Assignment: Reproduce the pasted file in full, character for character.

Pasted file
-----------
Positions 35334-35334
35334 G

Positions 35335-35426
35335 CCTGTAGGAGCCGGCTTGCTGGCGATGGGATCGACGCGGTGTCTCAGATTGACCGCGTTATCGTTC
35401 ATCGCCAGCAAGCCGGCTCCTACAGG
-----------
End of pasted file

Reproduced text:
Positions 35334-35334
35334 G

Positions 35335-35426
35335 CCTGTAGGAGCCGGCTTGCTGGCGATGGGATCGACGCGGTGTCTCAGATTGACCGCGTTATCGTTC
35401 ATCGCCAGCAAGCCGGCTCCTACAGG